v.proj box_latlong_10deg out=box_latlong_10deg_no_densification
location=latlong mapset=grass7 smax=0

Then we do a second reprojection with new automated vertex densification (here we use the default values for smax which is a 10km vertex distance in the reprojected map by default):

v.proj box_latlong_10deg out=box_latlong_10deg_yes_densification
location=latlong mapset=grass7

Eventually we can compare both reprojected maps:

g.region vect=box_latlong_10deg_no_densification

# compare:
d.mon wx0
d.vect box_latlong_10deg_no_densification color=red
d.vect box_latlong_10deg_yes_densification color=green fill_color=none
Comparison of the reprojection of a 10 degree large LatLong box to the metric EU LAEA (EPSG 3035): before in red and new in green. The grid is based on WGS84 at 5 degree spacing.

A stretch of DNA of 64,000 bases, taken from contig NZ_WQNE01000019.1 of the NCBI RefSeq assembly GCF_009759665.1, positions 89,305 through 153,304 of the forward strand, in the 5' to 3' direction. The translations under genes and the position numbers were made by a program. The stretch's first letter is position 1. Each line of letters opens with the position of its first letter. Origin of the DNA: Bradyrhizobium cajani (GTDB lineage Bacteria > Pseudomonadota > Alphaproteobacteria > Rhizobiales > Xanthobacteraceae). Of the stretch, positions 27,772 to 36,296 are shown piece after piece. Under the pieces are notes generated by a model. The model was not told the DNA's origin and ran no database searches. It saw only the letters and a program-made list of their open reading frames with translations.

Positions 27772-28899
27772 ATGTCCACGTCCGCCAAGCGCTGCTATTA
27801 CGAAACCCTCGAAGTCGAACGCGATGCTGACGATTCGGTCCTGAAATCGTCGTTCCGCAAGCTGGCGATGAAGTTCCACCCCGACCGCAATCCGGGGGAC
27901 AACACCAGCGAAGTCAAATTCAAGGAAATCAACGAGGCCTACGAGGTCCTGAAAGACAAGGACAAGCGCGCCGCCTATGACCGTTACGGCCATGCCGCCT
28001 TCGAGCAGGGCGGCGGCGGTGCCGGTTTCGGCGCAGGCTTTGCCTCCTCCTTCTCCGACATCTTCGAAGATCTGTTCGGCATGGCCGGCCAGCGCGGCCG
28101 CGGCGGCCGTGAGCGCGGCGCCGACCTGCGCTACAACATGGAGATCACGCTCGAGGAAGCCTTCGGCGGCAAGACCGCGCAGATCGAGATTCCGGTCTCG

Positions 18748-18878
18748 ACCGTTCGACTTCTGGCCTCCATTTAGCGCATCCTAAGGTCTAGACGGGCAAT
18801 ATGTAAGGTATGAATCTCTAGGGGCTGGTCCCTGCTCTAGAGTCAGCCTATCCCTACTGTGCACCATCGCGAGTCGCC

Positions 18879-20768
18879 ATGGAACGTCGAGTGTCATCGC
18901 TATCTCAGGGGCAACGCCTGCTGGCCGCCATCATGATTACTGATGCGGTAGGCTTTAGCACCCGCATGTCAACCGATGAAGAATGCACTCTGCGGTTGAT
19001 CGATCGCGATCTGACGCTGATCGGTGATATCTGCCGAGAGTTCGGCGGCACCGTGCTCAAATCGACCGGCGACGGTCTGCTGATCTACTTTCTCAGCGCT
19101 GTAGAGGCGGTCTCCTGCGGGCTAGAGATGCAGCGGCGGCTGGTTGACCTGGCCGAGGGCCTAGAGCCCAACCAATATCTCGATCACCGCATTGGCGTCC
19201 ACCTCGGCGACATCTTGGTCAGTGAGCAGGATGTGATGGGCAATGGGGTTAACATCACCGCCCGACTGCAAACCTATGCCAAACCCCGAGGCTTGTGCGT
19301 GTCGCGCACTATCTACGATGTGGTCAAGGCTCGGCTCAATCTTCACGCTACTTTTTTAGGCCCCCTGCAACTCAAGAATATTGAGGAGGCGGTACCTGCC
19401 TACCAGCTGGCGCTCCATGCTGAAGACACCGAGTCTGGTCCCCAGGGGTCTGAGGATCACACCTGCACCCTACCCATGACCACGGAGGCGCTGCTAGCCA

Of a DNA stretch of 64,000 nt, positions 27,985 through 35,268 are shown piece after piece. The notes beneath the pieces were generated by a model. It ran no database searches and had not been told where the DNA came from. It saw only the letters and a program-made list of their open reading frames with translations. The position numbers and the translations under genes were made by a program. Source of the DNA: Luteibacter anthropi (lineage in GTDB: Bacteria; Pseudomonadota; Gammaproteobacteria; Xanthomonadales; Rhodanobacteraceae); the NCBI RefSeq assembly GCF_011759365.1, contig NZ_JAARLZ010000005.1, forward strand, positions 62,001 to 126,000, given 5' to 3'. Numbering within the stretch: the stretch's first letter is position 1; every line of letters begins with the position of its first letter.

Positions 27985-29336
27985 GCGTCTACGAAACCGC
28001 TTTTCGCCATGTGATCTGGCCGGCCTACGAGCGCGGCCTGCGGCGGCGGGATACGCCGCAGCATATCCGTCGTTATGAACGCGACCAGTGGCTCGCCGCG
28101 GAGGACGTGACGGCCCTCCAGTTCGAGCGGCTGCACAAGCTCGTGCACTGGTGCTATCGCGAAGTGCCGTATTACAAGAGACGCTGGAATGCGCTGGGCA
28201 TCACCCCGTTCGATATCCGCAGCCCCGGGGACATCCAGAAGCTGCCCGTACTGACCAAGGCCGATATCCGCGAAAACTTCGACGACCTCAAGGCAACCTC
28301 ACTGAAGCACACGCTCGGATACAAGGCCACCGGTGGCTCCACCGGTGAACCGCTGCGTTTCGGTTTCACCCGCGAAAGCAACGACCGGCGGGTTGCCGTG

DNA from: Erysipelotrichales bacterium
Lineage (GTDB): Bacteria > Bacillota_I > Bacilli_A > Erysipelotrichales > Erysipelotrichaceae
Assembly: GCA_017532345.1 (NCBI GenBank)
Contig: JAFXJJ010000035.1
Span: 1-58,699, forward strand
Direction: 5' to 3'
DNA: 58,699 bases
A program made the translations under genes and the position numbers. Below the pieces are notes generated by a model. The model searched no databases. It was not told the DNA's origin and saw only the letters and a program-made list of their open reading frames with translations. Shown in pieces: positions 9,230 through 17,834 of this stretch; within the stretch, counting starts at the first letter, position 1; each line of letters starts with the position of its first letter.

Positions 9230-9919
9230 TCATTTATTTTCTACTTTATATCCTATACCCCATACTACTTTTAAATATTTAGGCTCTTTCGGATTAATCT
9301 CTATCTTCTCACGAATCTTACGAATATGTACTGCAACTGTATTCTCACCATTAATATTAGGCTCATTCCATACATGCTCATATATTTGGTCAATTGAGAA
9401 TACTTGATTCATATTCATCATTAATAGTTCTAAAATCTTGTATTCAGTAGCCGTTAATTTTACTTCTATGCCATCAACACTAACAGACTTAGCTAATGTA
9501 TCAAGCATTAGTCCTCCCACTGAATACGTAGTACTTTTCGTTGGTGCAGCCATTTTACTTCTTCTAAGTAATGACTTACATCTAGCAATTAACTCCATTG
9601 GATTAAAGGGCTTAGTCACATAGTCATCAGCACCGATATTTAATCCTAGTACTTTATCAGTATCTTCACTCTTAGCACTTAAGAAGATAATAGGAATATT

Comparison of the reprojection of a 10 degree large LatLong box to the metric EU LAEA (EPSG 3035): before in red and new in green. The grid is based on WGS84 at 5 degree spacing.

The result shows how nicely the projection is now performed in GRASS GIS 7: the red line output is old, the green color line is the new output (its area filling is not shown).

Consider to benchmark this with other GIS… the reprojected map should not become a simple trapezoid.

2. Sample dataset download

Download of box_latlong_10deg.shp for own tests (1kB).

The post GRASS GIS 7: Vector data reprojection with automated vertex densification appeared first on GFOSS Blog | GRASS GIS Courses.

QA for Turn Restrictions in OSM

Correct turn restriction information is essential for the vehicle routing quality of any street network dataset – open or commercial. One of the challenges of this kind of information is that these restrictions are typically not directly visible on each map.